After a Trevor Jobes touchdown rush widened the Fredericktown lead, Elgin kept chipping away. The Comets closed the half with two demoralizing touchdown drives – one resulting in a 23-yard catch from Kline, the other in a goal-line plunge from McCormack – giving the home team a 24-21 lead going into the locker room.
It wouldn’t last for long, however. The Comets would have to dig themselves out of yet another hole in the coming quarter.
After both teams traded touchdowns to begin the second half (Fredericktown scored on a 4-yard catch by Jobes; Elgin scored on a 12-yard scamper from McCormack), the Freddies would build another lead. Sophomore Xavier Mullins hauled in a 19-yard touchdown pass, then senior defensive back Zack Vogelsang stripped Elgin wideout Cy Starcher at his own 25-yard-line and ran the ball in for a score. Just like that, the Freddies were back on top, 42-32, with a minute remaining in the third.
The Comets, however, were once again undeterred. Senior Landon Mabe took the ensuing kickoff 46 yards up the middle of the field, setting Elgin up at the Fredericktown 39-yard-line. Kline reached paydirt on the next play, bolting up the sideline untouched.
His two-point conversion narrowed the deficit to 42-40 heading into the fourth quarter. The rest, as they say, was history.
How did Elgin manage to erase two double-digit deficits so quickly? Winslow said it came down to confidence – particularly on the offensive end of the field. The Comets always believed they could narrow the gap.
“Our kids have had tons of confidence in our offense, that we can score at any point in time,” said Winslow, whose Comets have hit the 50-point mark four times this year. “We’re always one play away from scoring.”
Had Fredericktown tacked on one more defensive stop, or forced one more turnover, Hartley said the outcome could have been different. But Elgin’s ability to hang around – and Fredericktown’s inability to put the Comets away – made all the difference down the stretch.
“We went up by two scores and it seemed like we could really put them away, and we let them back in the game,” Hartley lamented. “And I mean, Elgin competed, and they’re having a successful year. They’ve been in some pretty nip-and-tuck games, where they’re kind of a little (more used to) these tight games late, and maybe that helped them down the line.”
BY THE NUMBERS: Elgin and Fredericktown combined for over 1,300 yards on Saturday. No, that’s not a typo.
The Comets tallied 748 yards offensively, including 386 on the ground, 204 through the air and 158 on kick returns. They were led by McCormack, a dual-threat quarterback who kept Fredericktown guessing all night long. He threw 19-of-31 for 204 yards, one touchdown and no interceptions; he also ran for 160 yards and three touchdowns on 27 carries.
McCormack came through several times in late-down situations, finding receivers downfield or scrambling for the first down himself. On fourth-and-four from the Fredericktown 32 with 5:20 remaining, McCormack picked up 25 yards, setting the Comets up for the go-ahead touchdown one play later.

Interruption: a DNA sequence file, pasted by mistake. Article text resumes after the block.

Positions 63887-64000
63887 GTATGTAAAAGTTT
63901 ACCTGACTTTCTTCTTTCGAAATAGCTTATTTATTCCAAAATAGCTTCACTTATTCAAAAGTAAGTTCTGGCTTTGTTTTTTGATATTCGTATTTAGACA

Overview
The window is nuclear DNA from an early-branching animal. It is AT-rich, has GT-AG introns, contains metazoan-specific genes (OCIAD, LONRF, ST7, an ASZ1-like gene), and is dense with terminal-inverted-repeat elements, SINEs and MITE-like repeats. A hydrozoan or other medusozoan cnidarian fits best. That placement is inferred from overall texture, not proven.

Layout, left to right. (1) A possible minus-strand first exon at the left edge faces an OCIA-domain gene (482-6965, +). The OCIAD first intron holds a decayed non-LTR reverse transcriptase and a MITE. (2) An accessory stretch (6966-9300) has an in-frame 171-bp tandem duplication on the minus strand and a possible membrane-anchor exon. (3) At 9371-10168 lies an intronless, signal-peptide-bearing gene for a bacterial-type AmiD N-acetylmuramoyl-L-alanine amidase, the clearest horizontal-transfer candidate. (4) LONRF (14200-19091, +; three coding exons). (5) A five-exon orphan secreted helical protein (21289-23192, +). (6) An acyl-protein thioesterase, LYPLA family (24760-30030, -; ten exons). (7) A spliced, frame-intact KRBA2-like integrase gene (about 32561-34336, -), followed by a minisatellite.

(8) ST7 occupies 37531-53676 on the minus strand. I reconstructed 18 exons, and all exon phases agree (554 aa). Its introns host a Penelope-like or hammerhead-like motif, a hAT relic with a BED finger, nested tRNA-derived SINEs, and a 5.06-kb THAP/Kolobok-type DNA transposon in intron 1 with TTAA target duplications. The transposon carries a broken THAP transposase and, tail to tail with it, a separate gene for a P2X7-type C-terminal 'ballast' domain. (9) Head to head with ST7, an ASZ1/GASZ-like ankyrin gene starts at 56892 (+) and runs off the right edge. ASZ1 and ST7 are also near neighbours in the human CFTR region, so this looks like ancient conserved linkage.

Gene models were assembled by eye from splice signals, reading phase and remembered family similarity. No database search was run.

“He’s our guy,” Winslow said. “A coach told me once, a long time ago, that it’s not Xs and Os, it’s Jimmys and Joes. And when it’s fourth-and-four, and the game’s on the line, you give it to your Joe. And he came through.”
McCormack accounted for nearly half of Elgin’s all-purpose yards on Saturday. It was his versatility – not to mention the athleticism and skill – that made him unstoppable.
“We were getting some good pressure there, but he was breaking contain and extending plays,” Hartley said. “And that’s really hard on your secondary, to cover those guys that long.”
McCormack’s main target on Saturday was Kline, who racked up 86 yards and one touchdown on six catches. The junior also did damage on the ground, rushing for 151 yards and three touchdowns on 10 carries.
Senior Canyan Dickason added 50 yards on nine carries for the Comets, while Starcher and Carter Andrich each recorded five catches.
Fredericktown, meanwhile, managed to rack up 571 yards offensively on Saturday. The Freddies had 230 on the ground, 83 through the air, and 258 on kick returns (including several game-changing runs from Tumbleson).
Mast, just a sophomore, showed substantial development. He came up clutch multiple times in late-down situations, including the back-shoulder pass to Mullins in the end zone to retake the lead late in the third quarter.
Hartley said Mast’s growth this season, which materialized Saturday, is symbolic of the team’s at-large.
“Ironically, our preview scrimmage was over here at Elgin," Hartley said. "And we did some good things that night, but you know, it was our first scrimmage. (There was) a lot of uncertainty. And that was kind of the theme throughout the week was, how much have we improved and how much have we progressed as a group over the last eight weeks?
“And definitely Ben ... he really has started to come into his own. He’s making really good decisions, and we’re able to distribute the ball to a lot of different guys – I mean, Kaid (Carpenter) had some catches, and Trevor Jobes did, and then we were able to hit the tight end a couple times. So we’re distributing the ball well, and all those things happen when you can start running the ball consistently. The other things open up, and you saw that tonight.”
The Freddies were able to run and pass effectively behind a strong effort from their offensive line. Ruhl led the team in rushing with 106 yards on 19 carries, while Tumbleson tallied 104 yards and one touchdown on 12 rushes. Jobes led the team in receiving with five catches for 54 yards and one touchdown.
Despite the heartbreaking loss, Hartley said he was proud of his team’s effort on Saturday. Fredericktown played its best offensive game of the season, and with so many young players starting at key skill positions, the performance appeared promising.
“We knew that we were going to have to get over that hurdle and finish drives, which we haven’t been able to do consistently this year. And tonight, we did ...” Hartley said. “We were having success running the ball off-tackle and sprinkling in our play-action pass. We were getting a lot of kids touches on the ball. So offensively, we really rose to the challenge and did what we needed to do.”